Exposing Lifestyle Television: The Big Reveal
Ashgate Publishing, Ltd., 2008 - Performing Arts - 195 pages
In the last decade lifestyle television has become one of the most dominant television genres, certain shows having become global brands with formats exploited by producers all over the world. What unites these programmes is their belief that the human subject has a flexible, malleable identity that can be changed within television-friendly frameworks.There are many reasons for the rise of lifestyle television, such as changes in the broadcasting ecology of certain nations and the rise of corporate sponsorship, yet at another level, the popularity of these programmes may be connected to identity politics. In contrast to the talk shows of the eighties and nineties, where personal transformation was discussed as an ideal, advances in technology, combined with changing tastes and demands of viewers, have now rendered transformation visual.This volume presents case studies from across the lifestyle genre, considering a variety of themes, but with a common focus upon the conception of the self as an evolving project, driven by enterprise. With an international team of scholars, it will appeal to sociologists of culture and consumption, as well as to scholars of media studies and media production throughout the world.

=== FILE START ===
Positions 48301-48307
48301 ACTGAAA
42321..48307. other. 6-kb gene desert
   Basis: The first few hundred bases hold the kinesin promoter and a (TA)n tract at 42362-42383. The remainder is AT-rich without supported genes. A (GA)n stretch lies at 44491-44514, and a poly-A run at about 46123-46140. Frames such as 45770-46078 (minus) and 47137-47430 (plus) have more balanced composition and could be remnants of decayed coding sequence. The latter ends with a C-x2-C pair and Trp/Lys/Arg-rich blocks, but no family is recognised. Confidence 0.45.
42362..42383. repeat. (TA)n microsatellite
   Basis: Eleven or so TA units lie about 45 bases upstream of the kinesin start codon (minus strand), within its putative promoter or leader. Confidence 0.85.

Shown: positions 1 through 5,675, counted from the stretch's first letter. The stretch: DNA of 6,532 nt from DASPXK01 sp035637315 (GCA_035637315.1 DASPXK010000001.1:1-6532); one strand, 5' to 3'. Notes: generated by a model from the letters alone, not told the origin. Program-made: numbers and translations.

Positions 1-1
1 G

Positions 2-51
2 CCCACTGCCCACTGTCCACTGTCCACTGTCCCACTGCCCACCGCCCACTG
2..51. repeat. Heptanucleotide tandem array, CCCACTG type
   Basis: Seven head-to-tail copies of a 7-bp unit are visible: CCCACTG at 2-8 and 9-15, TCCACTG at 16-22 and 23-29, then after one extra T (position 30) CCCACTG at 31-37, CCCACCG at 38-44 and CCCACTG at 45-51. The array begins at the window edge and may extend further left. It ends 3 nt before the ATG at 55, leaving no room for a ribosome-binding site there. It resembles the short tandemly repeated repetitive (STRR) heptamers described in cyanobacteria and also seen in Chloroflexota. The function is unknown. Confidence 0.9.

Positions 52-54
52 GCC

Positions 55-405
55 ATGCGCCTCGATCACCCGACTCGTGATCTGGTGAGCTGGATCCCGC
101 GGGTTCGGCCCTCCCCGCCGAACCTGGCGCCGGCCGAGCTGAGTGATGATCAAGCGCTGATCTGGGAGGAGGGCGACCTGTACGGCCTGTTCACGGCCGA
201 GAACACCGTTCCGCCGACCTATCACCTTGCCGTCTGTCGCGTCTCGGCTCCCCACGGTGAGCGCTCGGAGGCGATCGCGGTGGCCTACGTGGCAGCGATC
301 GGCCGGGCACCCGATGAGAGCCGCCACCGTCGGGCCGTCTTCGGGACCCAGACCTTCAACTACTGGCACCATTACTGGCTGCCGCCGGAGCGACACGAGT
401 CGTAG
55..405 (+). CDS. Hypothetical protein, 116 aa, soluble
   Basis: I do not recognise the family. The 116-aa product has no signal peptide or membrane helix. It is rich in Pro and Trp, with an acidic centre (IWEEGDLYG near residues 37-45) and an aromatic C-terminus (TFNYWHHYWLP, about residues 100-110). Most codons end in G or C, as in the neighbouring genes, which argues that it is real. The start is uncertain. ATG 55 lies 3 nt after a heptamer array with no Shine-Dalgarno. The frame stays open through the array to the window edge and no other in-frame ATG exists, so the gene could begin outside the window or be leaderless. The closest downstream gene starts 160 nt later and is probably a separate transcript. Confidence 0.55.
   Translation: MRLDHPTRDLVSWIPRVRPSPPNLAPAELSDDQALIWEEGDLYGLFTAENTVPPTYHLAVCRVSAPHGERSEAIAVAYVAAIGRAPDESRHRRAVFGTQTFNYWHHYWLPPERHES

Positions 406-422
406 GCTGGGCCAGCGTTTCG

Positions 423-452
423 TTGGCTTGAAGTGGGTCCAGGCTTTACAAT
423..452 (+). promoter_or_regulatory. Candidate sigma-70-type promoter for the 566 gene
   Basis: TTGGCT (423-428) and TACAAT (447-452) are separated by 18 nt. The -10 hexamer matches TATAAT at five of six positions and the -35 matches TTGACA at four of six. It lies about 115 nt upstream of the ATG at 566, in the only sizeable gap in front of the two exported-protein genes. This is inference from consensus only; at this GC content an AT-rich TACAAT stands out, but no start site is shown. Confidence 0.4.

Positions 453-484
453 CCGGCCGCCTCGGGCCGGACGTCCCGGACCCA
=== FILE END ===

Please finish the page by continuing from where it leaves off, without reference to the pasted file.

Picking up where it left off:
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Alana American appearance argues audience Australian Backyard Blitz Bartky body Bourdieu Brunsdon celebrity Channel chefs choice clothes cocooning commercial consumer culture consumption contemporary contestants cooking shows cosmetic surgery culinary deﬁned discourses Dog Borstal domestic dressing economic entertainment episode experts fashion feminism feminist ﬁgure ﬁnal ﬁnd ﬁrst focus foodie foodie viewers format gardening programmes gender genre HGTV home improvement housewife housework identiﬁed individual labour lifestyle programmes lifestyle television lifestyle’s lives London look makeover shows Makeover Television metrosexual middle class narrative neoliberal networks normative femininity offers one’s parents participants performance politics popular Post-feminism presenters production promotion public broadcasters Queer Eye reality television Reality TV reﬂect role Routledge Scott Cam shame signiﬁcant Skeggs social speciﬁc Stacy and Clinton Supernanny talent shows taste traditional masculinity transformation trend Trinny and Susannah watch Wear Wife Swap WNTW women Younger